Tuesday, 15 October 2013

Scarlet by AC Gaughen

Posing as one of Robin Hood's thieves to avoid the wrath of the evil Thief Taker Lord Gisbourne, Scarlet has kept her female identity secret from all of Nottinghamshire. Only Robin and his band know the truth. As Gisbourne closes in, helping the people of Nottingham could cost Scarlet her life, but her fierce loyalty to Robin-whose quick smiles have the rare power to unsettle her-keeps Scarlet going and makes this fight worth dying for.

The story of Robin Hood is not new to me, to anyone really. The outlaw giving money to the poor is an amazing story and while re-tellings can be a bit hit-and-miss, I loved this one. 
I've always been fascinated with the tale of Robin Hood, especially after the Disney movie and then the BBC series. And Scarlet was no exception!

I adored Scarlet. Considering the character is supposed to be male, I thought Gaughen did a great job in distancing her from other versions. And yet remained very loyal to the "original" story, with Much and Little John and Gisbourne, the Crusades and Richard the Lion Heart, etc. Anyway, back to Scarlet. I thought she was very tough-skinned and had every reason to be. I liked how we got little drips of her background, to be kept guessing and to prepare us (and Robin) to the truth. I liked how she didn't like to stick around to get thanked for her work; unlike Robin, whom I've always believed to have a hero complex. And I loved her relationship with the boys, as weird and sometimes awkward as it was! Especially Rob, as he was the one who "saved" her from her previous life.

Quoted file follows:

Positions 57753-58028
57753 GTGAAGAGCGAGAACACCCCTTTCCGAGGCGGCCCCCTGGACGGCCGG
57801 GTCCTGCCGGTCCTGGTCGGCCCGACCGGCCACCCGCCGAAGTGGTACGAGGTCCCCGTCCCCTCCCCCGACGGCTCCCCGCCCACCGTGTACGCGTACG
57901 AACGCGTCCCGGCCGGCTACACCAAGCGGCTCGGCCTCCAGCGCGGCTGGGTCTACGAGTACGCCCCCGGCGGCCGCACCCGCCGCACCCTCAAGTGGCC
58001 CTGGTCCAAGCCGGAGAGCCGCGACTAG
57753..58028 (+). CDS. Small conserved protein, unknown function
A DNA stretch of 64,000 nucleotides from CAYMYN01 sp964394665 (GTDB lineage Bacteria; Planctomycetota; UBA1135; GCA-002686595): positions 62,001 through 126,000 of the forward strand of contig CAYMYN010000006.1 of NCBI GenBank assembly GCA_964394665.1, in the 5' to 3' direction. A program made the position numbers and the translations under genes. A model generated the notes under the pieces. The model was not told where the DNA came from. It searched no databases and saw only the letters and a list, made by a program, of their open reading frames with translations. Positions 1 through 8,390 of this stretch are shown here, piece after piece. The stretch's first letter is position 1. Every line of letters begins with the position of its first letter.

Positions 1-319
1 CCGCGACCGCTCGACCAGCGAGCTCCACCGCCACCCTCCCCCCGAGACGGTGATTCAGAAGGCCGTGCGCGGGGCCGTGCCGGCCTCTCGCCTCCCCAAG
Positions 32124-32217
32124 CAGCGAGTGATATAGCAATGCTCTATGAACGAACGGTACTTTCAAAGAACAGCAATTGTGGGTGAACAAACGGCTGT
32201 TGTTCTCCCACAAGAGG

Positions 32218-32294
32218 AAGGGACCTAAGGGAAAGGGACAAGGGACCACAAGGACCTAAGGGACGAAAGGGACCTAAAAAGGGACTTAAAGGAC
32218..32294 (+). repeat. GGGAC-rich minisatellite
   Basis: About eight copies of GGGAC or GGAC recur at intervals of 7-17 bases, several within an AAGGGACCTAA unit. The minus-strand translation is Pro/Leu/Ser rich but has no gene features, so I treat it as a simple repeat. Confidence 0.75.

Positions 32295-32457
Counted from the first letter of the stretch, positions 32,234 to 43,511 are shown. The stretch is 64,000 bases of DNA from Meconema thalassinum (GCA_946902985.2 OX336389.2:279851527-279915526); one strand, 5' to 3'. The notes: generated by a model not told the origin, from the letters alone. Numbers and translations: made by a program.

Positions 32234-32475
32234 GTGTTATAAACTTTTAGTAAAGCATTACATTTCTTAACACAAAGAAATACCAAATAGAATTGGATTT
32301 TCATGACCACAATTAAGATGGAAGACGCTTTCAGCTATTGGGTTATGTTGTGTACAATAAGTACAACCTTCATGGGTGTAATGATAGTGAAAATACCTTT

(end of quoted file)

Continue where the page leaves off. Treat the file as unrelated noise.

It took a while for me to get into, mostly I believe due to the bad English. I mean, once I got used to it, I really appreciated the colloquialisms that poor country folk typically use, but it took a while to get my head round it. But I loved how the language and the story intertwined to pull together the legend of Robin Hood, with his gang and his hide outs, and Tuck's place. Plus, you know, Scarlet was a girl, which meant that hiding that fact was rather fun, if sometimes a little awkward because Little John had a thing for her! 

There was so many things I loved about this book. I loved how it seemed very loyal to the traditional one yet had its own story to tell. I loved Scar with her tough attitude and secrets, and her interactions with the rest of the gang who had their own stories to tell, all having been hurt by Nottingham in one way or another. I loved how Maid Marian and Gisbourne were woven into the story, especially how unexpectedly - but I won't say anything more, you'll just have to read it to find out! 

Published 26th Febuary 2013 by Walker Childrens. 

1 comment:

  1. Ooh, I didn't know it was written in a dialect! Strangely, that makes me want to read it even more...